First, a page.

VANCOUVER — One resident of an unnamed British Columbia community claimed to personally know 40 unemployed miners who would be more than happy to work at a proposed coal mine in the province’s northeast that was instead slated to employ temporary Chinese workers.
Another lamented the mine’s hiring plan as just the latest example of Canadian resources leaving this country.
And yet another bluntly asked: “Are you trying to lose the next election?”
As a public debate swirled about Chinese-owned HD Mining’s plan to use temporary foreign workers at its proposed underground coal mine — prompting multiple government investigations and a lawsuit by a pair of unions — the province was flooded with angry letters from the public.
Four months of those letters, obtained through freedom of information laws, reveal deep anger about the province’s public support for the project and little sympathy for politicians and company officials who insisted there was not a single Canadian qualified to work at the mine. The dozens of emails and typewritten letters sent to the government on the subject between October and January stretch on for more than 70 pages.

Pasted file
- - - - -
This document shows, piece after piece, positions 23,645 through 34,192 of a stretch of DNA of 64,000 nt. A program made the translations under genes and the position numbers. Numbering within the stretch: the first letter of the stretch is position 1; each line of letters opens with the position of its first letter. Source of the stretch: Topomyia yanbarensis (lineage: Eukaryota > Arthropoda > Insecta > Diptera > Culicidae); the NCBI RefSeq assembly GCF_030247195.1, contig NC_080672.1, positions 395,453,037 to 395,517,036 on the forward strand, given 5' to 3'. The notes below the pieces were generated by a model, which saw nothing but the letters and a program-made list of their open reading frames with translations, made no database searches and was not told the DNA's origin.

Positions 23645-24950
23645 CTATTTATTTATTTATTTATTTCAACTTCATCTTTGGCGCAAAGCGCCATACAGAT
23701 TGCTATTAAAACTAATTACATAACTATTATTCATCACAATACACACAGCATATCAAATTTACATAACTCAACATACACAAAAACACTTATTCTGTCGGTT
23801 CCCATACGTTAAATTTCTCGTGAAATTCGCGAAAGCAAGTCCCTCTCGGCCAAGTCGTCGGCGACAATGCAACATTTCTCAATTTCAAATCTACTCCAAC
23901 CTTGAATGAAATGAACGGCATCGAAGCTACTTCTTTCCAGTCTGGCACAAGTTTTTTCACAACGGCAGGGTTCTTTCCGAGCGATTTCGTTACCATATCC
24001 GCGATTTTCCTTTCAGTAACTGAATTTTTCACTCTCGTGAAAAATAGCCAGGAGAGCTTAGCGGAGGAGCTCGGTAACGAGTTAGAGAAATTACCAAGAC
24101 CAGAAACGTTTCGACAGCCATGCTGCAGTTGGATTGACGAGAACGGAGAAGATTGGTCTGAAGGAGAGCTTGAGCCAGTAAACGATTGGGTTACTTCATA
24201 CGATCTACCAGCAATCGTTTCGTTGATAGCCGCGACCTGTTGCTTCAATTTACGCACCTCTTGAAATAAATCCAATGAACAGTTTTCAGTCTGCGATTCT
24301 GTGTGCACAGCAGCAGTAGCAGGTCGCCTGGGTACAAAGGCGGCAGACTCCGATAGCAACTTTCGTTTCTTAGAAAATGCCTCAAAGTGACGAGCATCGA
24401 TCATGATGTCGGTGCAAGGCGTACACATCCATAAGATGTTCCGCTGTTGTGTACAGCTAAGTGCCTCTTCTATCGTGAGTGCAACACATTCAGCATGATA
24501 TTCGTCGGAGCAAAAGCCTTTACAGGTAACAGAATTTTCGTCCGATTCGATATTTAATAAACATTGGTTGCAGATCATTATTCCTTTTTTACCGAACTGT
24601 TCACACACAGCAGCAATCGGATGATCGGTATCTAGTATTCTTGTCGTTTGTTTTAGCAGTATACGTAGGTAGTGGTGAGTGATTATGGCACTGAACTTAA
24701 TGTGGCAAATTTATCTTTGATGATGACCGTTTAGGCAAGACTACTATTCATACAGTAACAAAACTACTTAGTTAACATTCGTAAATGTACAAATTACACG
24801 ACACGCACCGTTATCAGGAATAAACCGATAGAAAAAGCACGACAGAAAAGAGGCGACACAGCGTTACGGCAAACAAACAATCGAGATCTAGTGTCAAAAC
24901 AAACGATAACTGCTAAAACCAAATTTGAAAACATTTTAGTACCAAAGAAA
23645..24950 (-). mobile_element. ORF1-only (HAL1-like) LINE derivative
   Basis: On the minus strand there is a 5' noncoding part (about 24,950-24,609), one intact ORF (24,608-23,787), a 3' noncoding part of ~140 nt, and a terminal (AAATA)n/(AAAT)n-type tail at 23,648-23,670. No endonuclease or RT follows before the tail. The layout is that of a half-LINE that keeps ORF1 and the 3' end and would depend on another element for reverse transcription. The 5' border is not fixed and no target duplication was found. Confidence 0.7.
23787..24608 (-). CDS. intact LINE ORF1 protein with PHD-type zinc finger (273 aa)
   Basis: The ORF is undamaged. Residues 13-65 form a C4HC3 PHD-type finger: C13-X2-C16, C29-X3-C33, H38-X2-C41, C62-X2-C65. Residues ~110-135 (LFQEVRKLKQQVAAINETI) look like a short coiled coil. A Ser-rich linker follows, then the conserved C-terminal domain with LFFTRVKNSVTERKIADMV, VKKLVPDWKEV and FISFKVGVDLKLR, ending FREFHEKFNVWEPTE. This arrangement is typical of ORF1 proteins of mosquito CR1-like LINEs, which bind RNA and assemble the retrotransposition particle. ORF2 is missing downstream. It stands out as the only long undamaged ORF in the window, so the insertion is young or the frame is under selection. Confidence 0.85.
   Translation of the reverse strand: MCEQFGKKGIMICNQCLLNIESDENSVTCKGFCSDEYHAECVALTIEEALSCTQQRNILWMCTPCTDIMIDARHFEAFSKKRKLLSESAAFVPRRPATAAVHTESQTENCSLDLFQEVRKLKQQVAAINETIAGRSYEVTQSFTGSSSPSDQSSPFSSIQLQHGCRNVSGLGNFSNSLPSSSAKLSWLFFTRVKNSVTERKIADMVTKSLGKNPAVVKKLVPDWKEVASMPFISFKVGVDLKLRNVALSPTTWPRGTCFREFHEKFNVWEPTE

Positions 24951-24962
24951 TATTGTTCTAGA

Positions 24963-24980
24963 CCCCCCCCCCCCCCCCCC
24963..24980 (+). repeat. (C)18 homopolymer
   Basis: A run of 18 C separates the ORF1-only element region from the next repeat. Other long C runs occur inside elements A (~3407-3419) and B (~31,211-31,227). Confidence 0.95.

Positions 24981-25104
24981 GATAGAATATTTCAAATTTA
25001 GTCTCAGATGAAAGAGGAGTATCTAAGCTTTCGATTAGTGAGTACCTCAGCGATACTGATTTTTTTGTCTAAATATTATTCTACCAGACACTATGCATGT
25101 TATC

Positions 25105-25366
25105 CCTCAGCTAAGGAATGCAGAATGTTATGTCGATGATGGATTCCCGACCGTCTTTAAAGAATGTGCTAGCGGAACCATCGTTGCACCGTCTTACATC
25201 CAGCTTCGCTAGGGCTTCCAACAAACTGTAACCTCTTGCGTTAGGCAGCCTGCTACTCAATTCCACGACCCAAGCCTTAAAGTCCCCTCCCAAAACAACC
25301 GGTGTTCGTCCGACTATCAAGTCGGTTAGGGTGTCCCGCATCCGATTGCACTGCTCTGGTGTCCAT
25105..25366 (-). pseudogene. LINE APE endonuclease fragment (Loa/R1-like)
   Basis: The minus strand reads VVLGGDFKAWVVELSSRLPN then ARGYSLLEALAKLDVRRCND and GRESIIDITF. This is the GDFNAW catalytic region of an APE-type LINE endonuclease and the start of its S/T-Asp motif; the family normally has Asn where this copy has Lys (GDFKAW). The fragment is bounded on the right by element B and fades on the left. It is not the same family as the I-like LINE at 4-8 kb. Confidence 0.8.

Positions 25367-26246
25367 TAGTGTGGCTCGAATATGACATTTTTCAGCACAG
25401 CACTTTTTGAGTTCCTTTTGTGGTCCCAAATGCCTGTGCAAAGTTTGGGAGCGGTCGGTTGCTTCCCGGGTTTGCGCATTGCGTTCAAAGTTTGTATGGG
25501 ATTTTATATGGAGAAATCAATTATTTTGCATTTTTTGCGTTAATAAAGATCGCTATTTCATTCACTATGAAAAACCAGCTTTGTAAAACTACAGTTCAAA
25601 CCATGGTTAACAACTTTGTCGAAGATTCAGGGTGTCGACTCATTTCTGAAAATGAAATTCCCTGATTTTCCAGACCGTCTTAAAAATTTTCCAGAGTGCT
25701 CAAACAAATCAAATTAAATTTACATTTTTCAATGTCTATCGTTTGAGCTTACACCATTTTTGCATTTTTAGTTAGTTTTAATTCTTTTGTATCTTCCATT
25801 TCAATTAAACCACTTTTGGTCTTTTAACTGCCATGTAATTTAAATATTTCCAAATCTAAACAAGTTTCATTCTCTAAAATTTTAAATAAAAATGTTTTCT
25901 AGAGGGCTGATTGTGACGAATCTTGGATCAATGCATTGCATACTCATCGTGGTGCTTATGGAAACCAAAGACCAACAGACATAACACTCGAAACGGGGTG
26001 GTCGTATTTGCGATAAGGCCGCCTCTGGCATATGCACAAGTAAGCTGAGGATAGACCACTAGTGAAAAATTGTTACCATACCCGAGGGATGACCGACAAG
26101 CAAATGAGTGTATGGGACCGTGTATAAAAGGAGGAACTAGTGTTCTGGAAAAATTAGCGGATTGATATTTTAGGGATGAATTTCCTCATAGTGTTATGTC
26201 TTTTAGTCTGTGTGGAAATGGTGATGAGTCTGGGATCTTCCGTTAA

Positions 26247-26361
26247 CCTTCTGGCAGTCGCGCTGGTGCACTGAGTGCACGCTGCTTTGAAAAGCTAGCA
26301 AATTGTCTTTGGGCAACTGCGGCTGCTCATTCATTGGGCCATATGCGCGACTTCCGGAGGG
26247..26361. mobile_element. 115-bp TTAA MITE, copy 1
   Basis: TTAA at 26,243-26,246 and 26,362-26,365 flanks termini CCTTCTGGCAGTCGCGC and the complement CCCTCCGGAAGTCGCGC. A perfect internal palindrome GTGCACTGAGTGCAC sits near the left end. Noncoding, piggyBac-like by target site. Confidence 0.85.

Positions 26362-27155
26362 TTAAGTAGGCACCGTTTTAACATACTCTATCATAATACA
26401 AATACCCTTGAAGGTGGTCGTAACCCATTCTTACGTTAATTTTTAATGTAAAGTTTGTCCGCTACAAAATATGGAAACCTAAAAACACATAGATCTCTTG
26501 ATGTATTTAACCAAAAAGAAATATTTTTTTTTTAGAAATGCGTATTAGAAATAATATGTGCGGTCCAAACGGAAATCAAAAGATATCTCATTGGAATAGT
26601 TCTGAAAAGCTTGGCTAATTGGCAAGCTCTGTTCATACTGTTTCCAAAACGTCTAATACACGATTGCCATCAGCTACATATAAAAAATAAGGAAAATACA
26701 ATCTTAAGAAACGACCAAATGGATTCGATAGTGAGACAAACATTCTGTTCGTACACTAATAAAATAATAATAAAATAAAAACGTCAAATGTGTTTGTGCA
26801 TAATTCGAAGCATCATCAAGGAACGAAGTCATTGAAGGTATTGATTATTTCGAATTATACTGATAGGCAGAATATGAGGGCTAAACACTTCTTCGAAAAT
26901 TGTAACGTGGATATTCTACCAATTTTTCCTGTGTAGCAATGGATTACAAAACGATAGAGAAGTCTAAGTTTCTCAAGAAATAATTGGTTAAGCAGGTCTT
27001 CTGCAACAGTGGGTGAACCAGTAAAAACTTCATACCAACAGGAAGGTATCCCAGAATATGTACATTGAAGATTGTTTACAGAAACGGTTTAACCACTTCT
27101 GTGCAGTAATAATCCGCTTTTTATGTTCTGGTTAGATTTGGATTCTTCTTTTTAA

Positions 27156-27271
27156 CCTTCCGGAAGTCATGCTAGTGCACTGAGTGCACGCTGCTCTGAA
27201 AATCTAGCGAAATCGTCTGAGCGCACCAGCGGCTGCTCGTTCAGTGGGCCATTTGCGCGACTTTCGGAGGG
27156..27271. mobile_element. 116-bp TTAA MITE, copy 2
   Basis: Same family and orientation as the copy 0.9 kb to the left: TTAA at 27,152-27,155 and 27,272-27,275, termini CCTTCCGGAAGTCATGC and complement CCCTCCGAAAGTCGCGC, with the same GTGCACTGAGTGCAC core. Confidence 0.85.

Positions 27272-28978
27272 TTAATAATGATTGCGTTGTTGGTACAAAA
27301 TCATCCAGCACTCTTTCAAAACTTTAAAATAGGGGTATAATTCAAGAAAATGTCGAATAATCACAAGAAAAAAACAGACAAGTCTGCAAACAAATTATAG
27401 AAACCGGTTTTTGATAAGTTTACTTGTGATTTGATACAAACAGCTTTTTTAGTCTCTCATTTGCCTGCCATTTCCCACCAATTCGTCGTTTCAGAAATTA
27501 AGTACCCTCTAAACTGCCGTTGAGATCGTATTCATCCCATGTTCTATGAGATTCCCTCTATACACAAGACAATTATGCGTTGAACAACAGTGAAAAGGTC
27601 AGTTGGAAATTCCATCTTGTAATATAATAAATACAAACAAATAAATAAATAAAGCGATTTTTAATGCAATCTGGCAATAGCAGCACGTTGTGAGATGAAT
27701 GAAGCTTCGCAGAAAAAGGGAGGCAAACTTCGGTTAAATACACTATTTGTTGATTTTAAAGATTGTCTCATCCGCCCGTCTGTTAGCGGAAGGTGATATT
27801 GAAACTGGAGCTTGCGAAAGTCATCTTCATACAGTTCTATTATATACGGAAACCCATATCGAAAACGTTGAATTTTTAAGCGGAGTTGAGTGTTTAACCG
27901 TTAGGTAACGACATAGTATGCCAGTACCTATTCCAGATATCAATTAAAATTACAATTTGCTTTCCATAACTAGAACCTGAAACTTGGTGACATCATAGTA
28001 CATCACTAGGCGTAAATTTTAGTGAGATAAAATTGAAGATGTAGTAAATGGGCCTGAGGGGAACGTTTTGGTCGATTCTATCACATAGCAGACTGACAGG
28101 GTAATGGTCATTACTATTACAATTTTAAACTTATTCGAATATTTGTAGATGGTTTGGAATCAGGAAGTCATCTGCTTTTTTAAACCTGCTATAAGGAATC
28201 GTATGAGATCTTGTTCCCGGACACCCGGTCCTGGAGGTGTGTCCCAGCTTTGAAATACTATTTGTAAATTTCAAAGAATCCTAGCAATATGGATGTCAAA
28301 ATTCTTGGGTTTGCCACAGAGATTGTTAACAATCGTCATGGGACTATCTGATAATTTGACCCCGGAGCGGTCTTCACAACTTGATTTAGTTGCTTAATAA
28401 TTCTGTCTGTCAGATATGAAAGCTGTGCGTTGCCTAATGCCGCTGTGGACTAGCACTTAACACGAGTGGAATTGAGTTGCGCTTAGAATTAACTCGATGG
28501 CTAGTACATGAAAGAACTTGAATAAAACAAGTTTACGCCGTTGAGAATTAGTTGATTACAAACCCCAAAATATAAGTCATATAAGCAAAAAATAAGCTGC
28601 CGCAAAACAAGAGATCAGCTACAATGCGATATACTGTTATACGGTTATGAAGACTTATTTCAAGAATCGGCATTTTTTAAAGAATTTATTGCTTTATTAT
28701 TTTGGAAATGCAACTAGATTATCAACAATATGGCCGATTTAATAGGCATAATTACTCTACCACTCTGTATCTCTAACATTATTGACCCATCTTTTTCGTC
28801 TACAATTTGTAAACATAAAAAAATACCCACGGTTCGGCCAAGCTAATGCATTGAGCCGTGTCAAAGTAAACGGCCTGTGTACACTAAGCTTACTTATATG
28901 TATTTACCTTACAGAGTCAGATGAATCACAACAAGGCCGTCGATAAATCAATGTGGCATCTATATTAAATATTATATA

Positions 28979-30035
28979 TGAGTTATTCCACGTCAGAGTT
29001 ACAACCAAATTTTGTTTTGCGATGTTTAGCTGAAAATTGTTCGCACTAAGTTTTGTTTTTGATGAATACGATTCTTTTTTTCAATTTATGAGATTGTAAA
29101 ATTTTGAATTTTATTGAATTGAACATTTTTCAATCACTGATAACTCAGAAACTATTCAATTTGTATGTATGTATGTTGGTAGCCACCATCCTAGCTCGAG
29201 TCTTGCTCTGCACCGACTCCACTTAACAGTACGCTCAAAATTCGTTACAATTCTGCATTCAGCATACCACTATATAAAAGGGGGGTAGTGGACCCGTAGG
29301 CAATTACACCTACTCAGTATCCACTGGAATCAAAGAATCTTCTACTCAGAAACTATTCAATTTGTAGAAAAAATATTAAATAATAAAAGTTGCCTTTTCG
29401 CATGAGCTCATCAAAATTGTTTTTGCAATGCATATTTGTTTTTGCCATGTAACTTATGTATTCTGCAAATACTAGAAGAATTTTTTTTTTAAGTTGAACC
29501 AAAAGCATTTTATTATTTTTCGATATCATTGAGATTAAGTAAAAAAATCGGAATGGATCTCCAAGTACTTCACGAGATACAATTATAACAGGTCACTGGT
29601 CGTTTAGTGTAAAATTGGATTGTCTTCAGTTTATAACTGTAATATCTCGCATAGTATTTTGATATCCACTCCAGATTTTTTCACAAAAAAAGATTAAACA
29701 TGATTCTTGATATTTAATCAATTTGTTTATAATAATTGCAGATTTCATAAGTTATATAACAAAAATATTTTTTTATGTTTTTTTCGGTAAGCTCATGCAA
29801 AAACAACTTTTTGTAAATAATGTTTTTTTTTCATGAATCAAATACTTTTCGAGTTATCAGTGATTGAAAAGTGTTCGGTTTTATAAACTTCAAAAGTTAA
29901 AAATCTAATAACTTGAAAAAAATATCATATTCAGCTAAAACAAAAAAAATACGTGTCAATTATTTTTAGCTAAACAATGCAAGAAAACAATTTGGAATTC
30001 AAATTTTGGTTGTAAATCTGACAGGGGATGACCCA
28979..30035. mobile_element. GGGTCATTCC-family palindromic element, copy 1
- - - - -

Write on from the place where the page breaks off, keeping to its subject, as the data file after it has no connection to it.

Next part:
All are negative, with many writers telling the government they simply do not believe the assertion there was no way to train and hire workers from the province.
“We as Canadian citizens are appalled that the Canadian and B.C. governments would allow foreign workers into Canada to steal away jobs that Canadians are perfectly willing, qualified and able to perform,” said one letter, dated Oct. 22, 2012.
“In casual conversations with friends and neighbours about this issue, I find them pretty fired up … that you would so casually give our jobs away.”
HD Mining’s plan to use temporary foreign workers from China at its Murray River coal mine, near Tumbler Ridge, B.C., first emerged in media reports in mid-October. Those reports also included allegations the company required workers speak Mandarin, which HD Mining has repeatedly denied.
The company was quick to defend its hiring plan, and the province’s jobs minister at the time, Pat Bell, became one of the project’s most vocal boosters.
The mine would use a specialized form of mining not currently used in Canada, they said, and Canadians would be trained and hired eventually. Documents presented in a subsequent court case revealed the company’s plans wouldn’t see Canadian miners hired for at least four years, and all of the temporary foreign workers wouldn’t be gone for more than a decade.
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